Wednesday, December 7, 2022
December 7, 2022

Opinion: Policy statement public engagement falls short


On the afternoon of Friday, Feb. 25, the Islands Trust launched the Policy Statement Review – Phase 3 Public Engagement program on their website with a link to a public opinion survey and an invitation to preregister for an online Q&A session, to be held on March 1.

In our opinion it borders on gaslighting to ask the public to participate and then make it incredibly difficult for them to do so. Here’s why :

The invitation to pre-register for the Q&A session was published on a Friday afternoon, for an event to be held the following Tuesday. Extremely short notice. Only those who pay close attention to Trust business would likely have noticed. The format of the so-called Q&A session, which began with a mind-numbing 40-minute presentation on the existing draft revised policy statement, did not allow participants to see each other or actually ask any questions during the session. The only questions that were answered during the session were written by the presenters. Questions pre-submitted by the participants are now going to be answered at another time in a yet to-be-determined format. How incredibly frustrating for the folks who took the time to register, submit queries and then sit through the online session!

The public opinion survey itself is astonishingly poorly designed and does not follow best practices of being clear, concise and comprehensible. The issues with the survey include pages of bureaucratic language, introductory and cautionary notes, vague question language, value-laden statements, subjective and/or leading language, conflation of issues that do not belong together, repetition of the same questions and limited space for open-ended question responses.

Some examples include:

“Marine dependent land uses should be directed away from eelgrass meadows, kelp forests, forage fish spawning areas, tidal salt marshes, mud flats and coastal wetlands, acknowledging the important roles they play in capturing and storing carbon, protecting shorelines, and supporting marine food webs and species at risk.”

What is a “marine dependent land use?” Would most lay people even understand what that phrase means?

“Neither the density nor intensity of land use should be increased in groundwater regions where the quality or quantity of freshwater is likely to be inadequate or unsustainable.”

What is the difference between density and intensity? What does intensity mean, in this instance?

“Harvesting practices (i.e. forestry, agriculture and aquaculture) should be small-scale, sustainable, regenerative, supportive of climate action, respectful of Indigenous harvesting areas and protective of the environmental integrity of the Islands Trust Area.”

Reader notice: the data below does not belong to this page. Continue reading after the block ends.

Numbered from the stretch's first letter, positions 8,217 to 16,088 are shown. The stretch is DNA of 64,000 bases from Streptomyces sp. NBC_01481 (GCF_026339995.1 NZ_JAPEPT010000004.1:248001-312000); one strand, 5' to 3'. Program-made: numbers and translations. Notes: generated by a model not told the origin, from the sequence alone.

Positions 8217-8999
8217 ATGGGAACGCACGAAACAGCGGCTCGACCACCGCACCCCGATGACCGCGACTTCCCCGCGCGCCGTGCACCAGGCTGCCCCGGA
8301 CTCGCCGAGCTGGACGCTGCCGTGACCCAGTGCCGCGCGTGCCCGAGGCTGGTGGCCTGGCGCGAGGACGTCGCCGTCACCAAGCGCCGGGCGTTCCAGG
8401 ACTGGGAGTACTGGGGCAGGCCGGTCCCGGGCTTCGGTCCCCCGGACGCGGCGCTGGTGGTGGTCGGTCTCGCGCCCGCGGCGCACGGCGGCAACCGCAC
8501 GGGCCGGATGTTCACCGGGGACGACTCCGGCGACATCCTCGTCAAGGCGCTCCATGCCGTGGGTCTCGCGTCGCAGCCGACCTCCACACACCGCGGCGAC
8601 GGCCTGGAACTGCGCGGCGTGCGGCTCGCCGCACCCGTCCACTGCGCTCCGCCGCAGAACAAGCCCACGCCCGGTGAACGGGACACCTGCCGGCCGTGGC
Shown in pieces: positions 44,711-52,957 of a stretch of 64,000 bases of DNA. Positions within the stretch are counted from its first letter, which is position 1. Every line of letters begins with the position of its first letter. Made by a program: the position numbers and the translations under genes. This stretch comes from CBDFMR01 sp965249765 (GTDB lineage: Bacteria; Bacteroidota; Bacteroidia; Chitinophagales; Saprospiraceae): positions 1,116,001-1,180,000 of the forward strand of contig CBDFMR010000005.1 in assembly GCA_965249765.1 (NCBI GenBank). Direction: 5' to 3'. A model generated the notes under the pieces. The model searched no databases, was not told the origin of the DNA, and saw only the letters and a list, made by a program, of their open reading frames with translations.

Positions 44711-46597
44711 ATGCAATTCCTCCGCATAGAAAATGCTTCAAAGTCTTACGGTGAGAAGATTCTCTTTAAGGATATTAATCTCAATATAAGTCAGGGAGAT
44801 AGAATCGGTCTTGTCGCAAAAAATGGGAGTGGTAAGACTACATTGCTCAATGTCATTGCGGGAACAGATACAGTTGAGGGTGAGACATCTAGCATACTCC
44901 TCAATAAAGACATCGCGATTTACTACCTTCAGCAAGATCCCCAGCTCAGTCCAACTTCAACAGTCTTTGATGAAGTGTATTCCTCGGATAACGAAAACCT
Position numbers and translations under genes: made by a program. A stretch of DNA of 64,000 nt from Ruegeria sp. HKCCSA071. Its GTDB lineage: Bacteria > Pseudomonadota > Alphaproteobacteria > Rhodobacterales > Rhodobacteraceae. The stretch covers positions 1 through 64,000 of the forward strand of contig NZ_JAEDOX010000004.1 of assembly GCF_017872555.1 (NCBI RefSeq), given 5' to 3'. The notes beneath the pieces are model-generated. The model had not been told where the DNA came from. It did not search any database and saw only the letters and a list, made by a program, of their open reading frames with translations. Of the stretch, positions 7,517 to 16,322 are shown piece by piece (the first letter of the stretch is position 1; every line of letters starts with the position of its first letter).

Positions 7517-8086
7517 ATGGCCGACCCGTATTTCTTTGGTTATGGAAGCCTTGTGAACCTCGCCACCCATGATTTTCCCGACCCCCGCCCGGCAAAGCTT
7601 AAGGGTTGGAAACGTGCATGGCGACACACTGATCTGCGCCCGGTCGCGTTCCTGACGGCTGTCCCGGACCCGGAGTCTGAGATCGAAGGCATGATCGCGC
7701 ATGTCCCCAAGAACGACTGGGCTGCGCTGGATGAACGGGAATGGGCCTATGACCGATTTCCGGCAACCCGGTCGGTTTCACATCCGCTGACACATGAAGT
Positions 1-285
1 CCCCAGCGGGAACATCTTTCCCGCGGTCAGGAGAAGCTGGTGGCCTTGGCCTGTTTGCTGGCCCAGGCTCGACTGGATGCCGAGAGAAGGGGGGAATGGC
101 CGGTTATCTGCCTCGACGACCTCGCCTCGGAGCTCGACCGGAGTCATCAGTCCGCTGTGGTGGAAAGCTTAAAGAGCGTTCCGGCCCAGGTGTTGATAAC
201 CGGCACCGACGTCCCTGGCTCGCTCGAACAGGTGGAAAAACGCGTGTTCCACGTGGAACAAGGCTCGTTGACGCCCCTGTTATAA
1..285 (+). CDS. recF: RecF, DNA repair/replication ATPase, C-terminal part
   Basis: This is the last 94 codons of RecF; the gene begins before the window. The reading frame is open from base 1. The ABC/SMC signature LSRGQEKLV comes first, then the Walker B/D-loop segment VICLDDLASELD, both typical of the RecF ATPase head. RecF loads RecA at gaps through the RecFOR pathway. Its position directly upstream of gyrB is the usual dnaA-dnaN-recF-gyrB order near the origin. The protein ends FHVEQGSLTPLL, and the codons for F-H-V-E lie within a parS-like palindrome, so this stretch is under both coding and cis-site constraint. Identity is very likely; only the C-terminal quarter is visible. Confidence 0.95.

There are six values-based phrases combined in this statement. What if I agree with all but one, or only half of them? How do I answer? What does “respectful of the environmental integrity of the Islands Trust Area” actually mean?

Section 21 asks for our opinion on an array of advocacy work the Trust could take on, but it does not tell the participants whether any of this work is already part of the Trust work plan and budget or whether it would require entirely new resources. Of course, it would be nice to have all the things, but we don’t even know if we can afford them.

Sections 22 through 26 ask open-ended questions about macro issues and then provide a mere 300 characters in which to answer. Three hundred characters is only 20 characters longer than a tweet and we all know how useful they are in addressing the subtleties of any complex issue.

The whole point of a survey is to gauge community sentiment and provide actionable information. But it is disingenuous in the extreme to survey the public with only half the information required to respond, while placing severe limits on possible responses by framing them within the very policy proposals that caused the process to literally fall apart in the first go-round.

Trust Council’s intent and direction to staff for the Phase 3 public engagement program, which was specifically added to the policy statement review process at an additional cost of approximately $140,000 to taxpayers, was to address the failings of the first engagement process; to be more inclusive, hear from more voices, broaden the input beyond the usual participants and ensure that groups who would otherwise not be heard from, such as youth, would be included.

The design and language of the survey, the short notice and non-inclusive format of the so-called Q&A session, and the scheduling of the other “upcoming Phase 3 engagement activities” over the two weeks of spring break, when families and local businesses are very busy, in fact accomplishes exactly the opposite. If this is the shape of things to come, Trust Council would be better off scrapping the Phase 3 engagement and saving taxpayers’ money, rather than executing a so blatantly obviously biased exercise.

The public is already on high alert. These Machiavellian manoeuvrings by the bureaucracy will only serve to trash what little public trust is left.

This opinion piece was submitted to the Islands Trust, and the Driftwood, on behalf of the Salt Spring Solutions community group.


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